Les, thank you very much for being here. So --


HARLOW: -- I just wonder why you think this is happening this year, since there were only eight or nine more permits issued this year than last. What is unique about this year that got them into this predicament?

STROUD: Well, you know, a lot of things are going to conspire when you start putting a lot of numbers in condensed places. Especially, you know, big, beautiful, epic, scenic places to go or challenging, like Mount Everest. I mean, I don't want to be so fatalistic and say, "Oh, it was only a matter of time."

But when you have an unchecked, you know, area that is aggressively dangerous to be in -- and when I say "unchecked," I mean, you know, people going who do not have certification or enough experience to be there, guides leading who do not have certification or enough experience to be leading -- you definitely end up with disaster, unfortunately.

SCIUTTO: So it sounds like -- I'm curious if you support this because, after all, it's a piece of nature and people have, I guess, the right to some degree, to attempt to climb it. But it's creating enormous risks. not only for themselves but for others. Do you need to certify hikers? Do you need to better certify the guides that take them up the mountain as well?

STROUD: Well, there's two questions here. The first one, it depends. I mean, nobody's going to -- you don't want to be having to carry a special certification to hike a gentle trail on, you know, a park that's one hour outside of a city. But Mount Everest is not that.


STROUD: Nobody really wants a special certification to paddle their canoe at their cottage lake. But going down --

[10:40:04] HARLOW: Right.

STROUD: -- an extreme northern whitewater river is something different altogether.

So on the public side, you have to take things into perspective. On the guide side, a resounding yes. I mean, I've been a longtime proponent of guides being very well-certified, very mature and very experienced. Because when you have inexperienced guides leading the public into these places, you're really -- you know, you're dancing with the devil of what might happen out there, for sure.

SCIUTTO: Plus there are resources. If you get into trouble there, people have to put their lives at risk to rescue you, right? I mean, that's another issue.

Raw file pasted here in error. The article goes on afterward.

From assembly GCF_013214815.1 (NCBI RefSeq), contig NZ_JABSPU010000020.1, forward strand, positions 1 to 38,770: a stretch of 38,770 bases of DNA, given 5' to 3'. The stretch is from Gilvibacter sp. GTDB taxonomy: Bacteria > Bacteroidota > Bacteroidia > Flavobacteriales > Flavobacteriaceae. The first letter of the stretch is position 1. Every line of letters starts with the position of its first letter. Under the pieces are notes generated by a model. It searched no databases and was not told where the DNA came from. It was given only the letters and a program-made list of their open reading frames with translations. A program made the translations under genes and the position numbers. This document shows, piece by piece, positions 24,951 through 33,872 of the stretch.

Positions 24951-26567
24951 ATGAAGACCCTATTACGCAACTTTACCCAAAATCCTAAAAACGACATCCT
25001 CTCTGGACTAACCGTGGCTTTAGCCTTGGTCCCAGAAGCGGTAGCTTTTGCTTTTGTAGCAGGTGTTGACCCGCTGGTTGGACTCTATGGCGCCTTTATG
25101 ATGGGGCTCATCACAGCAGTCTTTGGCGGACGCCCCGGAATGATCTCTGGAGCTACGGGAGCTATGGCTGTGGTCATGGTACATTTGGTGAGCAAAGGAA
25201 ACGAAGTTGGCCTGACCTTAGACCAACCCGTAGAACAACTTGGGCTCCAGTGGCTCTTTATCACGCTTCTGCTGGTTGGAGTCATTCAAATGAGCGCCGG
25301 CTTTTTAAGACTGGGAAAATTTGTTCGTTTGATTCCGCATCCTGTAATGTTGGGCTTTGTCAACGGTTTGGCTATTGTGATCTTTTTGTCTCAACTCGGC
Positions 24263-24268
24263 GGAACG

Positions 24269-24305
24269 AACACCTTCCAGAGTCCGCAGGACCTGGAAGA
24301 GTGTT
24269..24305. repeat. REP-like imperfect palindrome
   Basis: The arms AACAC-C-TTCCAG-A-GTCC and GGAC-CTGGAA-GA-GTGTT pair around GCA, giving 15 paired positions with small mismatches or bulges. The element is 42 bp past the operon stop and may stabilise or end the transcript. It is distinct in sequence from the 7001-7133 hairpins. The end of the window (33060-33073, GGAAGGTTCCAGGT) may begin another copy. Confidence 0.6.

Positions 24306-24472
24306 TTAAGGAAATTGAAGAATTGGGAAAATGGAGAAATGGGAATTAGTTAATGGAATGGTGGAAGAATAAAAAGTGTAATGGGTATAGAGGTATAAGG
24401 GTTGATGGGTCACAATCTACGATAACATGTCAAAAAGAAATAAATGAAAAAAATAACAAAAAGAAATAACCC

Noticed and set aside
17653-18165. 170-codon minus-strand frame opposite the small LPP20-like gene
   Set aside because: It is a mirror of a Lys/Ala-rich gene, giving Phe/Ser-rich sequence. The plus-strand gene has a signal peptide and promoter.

HARLOW: And why also --

STROUD: Yes. I think --

HARLOW: Yes. Go ahead, Les.

STROUD: Well, I was going to say. I think, you know, I know that there's been talk around the limiting of numbers. There are so many places that finally did impose limits, especially in North America, and it works. You know, you have to wait a long time to hike the Inca Trail for example --


STROUD: -- down in South America. There's a great river in Canada called the Nahanni River, a beautiful -- you have to wait. I don't mind waiting. They're still worth the wait and people are out there safely and they're not destroying the area because there are limits imposed. It's just -- there's a lot of people out there right now.


HARLOW: Les Stroud, thank you so much for your expertise on this. Let's hope there are no more deaths. I mean, 11 already this season.

SCIUTTO: That's just brutal.

HARLOW: Thank you.

SCIUTTO: We have more news coming up. Stormy Daniels' former attorney. He will be in court twice today on two separate cases, this time as a defendant, not at attorney. New details on the allegations against him.


[10:46:32] HARLOW: All right. So celebrity attorney Michael Avenatti is in court today for not one but two arraignments for allegations in two separate schemes.

TEXT: Avenatti Charges: Accused of stealing nearly $300,000 from former client Stormy Daniels; Accused of trying to extort more than $20 million from Nike

SCIUTTO: These are very serious. Likely facing jail time. The first, for fraud and aggravated identity theft involving his former client -- famous one, Stormy Daniels. Prosecutors say that he stole $300,000 from her. A second arraignment today, this for allegedly attempting to extort more than $20 million from Nike.

Joining us now just outside the courthouse, CNN crime and justice reporter Shimon Prokupecz.

These are very serious. How quickly could this case proceed, or these two cases proceed?

SHIMON PROKUPECZ, CNN CRIME AND JUSTICE REPORTER: These are very serious charges. One of them, really, the worst an attorney could face. Allegations that he stole money, money that was meant for his client but he went ahead and stole it.